Summer in stages: East or West, queer-tinged theater is the best. Our countrywide roundup of cool shows for hot weather – arts & entertainment
Show: Adrift in Macao, book and lyrics by Christopher Durang, music by Peter Melnick
Space: New York Stage and Film’s Powerhouse Theater at Vassar College, Poughkeepsie, N.Y., July 10-20
Synopsis: Everyone comes to Rick’s–Rick Shaw’s Macao Surf and Turf Nightclub Gambling Casino, that is. Out wit Durang’s musical is a film noir spoof with all the usual suspects: exotic locales, blackmail, dangerous sexual liaisons, and, of course, romance.
Star player: Alec Mapa, in a hilarious turn as Tempura, the inscrutable manservant.
Show: All Over and The Goat or Who Is Sylvia? both by Edward Albee
Space: All Over: Gramercy Theater, New York City, through September 1; Sylvia: John Golden Theater, New York City, open run
Synopsis: The revival of All Over, the witty and moving 1971 chamber drama, is directed by Emily Mann and features delicious performances by Rosemary Harris and Michael Learned. Sylvia, with its clear allegorical message about forbidden desire and its gay teen character, just won the Tony for Best Play.
Star player: Albee. His latest Tony–his first for Best Play since Who’s Afraid of Virginia Woolf? in 1963–is fueling already heated enthusiasm for the 74-year-old gay playwright’s entire body of work.
Show: The Boys From Syracuse, music by Richard Rodgers, lyrics by Lorenz Hart, adapted book by Nicky Silver
Space: American Airlines Theater, New York City. Previews begin July 24; opens August 18, runs through October 20
Synopsis: A revival of the musical based on Shakespeare’s The Comedy of Errors, from out director Scott Ellis.
Star player: Gay playwright Silver, who spiced up George Abbott’s book with his own brand of mordant humor.
Show: Dear World by Jerry Herman
Space: Sundance Resort, Utah–Eccles Stage, through August 17
Synopsis: Recently revised with a new book by David Thompson, this musicalization of Jean Giraudoux’s The Madwoman of Chaillot now features three new Jerry Herman songs and stars Maureen McGovern in the role that won Angela Lansbury a Tony Award in 1969.
Star player: Herman. Living with HIV hasn’t slowed down the composer of such beloved musicals as Mame, Hello, Dolly! and La Cage aux Folles; he has described the lesser-known score for Dear World as his strongest.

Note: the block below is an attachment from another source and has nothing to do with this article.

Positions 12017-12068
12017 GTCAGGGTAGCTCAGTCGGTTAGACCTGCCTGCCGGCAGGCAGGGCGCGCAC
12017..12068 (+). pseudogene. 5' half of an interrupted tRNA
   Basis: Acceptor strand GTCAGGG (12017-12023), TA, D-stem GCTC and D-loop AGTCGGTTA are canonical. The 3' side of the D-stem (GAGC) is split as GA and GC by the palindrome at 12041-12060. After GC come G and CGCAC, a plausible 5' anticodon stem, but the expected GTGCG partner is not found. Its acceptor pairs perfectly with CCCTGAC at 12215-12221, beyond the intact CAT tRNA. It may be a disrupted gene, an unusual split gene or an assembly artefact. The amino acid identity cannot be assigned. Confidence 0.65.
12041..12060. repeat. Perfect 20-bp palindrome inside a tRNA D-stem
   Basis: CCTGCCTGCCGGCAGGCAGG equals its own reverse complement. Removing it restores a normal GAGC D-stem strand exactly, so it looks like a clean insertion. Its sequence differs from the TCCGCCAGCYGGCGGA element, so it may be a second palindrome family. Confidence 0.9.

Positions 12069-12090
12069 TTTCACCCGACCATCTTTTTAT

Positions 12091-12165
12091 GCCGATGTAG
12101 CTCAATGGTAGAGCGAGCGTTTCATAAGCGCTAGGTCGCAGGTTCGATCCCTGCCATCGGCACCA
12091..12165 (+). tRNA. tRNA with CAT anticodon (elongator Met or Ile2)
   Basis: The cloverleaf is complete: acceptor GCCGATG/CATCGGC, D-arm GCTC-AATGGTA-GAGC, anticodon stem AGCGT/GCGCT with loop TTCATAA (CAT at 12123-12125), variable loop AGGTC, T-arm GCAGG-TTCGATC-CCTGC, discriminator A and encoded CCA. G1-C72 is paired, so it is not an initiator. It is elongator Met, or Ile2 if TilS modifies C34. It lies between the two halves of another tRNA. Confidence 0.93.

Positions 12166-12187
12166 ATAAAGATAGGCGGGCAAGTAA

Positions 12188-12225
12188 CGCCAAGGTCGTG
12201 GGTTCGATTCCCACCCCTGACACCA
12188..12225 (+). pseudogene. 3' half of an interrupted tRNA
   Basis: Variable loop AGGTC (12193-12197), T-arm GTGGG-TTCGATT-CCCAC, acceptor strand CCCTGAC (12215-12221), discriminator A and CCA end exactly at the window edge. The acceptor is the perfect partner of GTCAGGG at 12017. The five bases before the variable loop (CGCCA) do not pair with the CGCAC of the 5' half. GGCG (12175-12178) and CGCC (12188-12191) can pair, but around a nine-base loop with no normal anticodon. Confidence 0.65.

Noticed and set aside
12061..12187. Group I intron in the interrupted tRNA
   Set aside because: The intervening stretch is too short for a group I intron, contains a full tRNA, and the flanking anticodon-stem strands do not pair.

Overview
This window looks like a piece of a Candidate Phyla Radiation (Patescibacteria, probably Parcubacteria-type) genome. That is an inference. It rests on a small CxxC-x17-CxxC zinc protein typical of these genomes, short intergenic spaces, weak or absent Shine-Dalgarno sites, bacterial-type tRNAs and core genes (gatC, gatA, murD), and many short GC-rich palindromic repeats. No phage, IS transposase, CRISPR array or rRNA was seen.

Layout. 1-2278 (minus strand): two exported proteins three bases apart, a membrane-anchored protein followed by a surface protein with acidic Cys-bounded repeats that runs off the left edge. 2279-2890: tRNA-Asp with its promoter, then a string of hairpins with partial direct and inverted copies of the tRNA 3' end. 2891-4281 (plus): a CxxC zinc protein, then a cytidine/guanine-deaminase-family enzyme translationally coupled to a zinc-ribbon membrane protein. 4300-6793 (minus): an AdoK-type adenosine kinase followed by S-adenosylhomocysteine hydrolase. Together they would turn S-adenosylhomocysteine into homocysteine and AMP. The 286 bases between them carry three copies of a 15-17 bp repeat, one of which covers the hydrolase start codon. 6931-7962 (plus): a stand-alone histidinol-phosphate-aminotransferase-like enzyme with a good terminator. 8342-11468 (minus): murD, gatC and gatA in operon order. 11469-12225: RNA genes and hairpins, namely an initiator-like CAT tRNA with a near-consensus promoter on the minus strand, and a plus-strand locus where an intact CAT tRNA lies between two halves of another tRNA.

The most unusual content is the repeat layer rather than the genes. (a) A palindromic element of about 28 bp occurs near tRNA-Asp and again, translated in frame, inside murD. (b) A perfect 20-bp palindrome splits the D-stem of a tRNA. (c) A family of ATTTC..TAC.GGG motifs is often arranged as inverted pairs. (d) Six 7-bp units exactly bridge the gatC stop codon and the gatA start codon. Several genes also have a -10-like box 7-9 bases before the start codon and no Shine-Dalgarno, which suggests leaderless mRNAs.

Show: Frankie and Johnny in the Clair de Lune by Terrence McNally
Space: Belasco Theater, New York City. Previews begin July 26; opens August 8, runs through December 29
Synopsis: Joe Mantello directs a revival of McNally’s touching comedy about two unlikely lovers, played by Edie Falco and Stanley Tucci.
Star players: The director-playwright team who gave us Love! Valour! Compassion!
Show: Hairspray, music by Marc Shaiman, lyrics by Marc Shaiman and Scott Wittman, book by Mark O’Donnell and Thomas Meehan
Space: Neil Simon Theater, New York City. Previews begin July 18, opens August 15, open run
Synopsis: A musical based on John Waters’s hilarious movie celebrating 1960s Baltimore.
Star players: Nearly everyone. The openly gay talents who have created this show include Waters, Shaiman, Wittman, O’Donnell, director Jack O’Brien, choreographer Jerry Mitchell, and costume designer William Ivey Long, not to mention Harvey Fierstein as Edna Turnblad, the role created by Divine in the movie [see “Everything’s Coming Up Hairspray,” page 50].
Show: The House of Bernarda Alba by Federico Garcia Lorca
Space: Mark Taper Forum, Los Angeles, July 14-September 1
Synopsis: In rural Spain, the five cloistered daughters of a tyrannical matriarch struggle to find an outlet for their erotic desires and their longings for freedom. The stellar cast is headlined by Chita Rivera.
Star players: Director Lisa Peterson and adapter Chay Yew will merge their 21st-century lesbian and gay sensibilities with that of the late gay Spanish poet.
Show: Naked Boys Singing!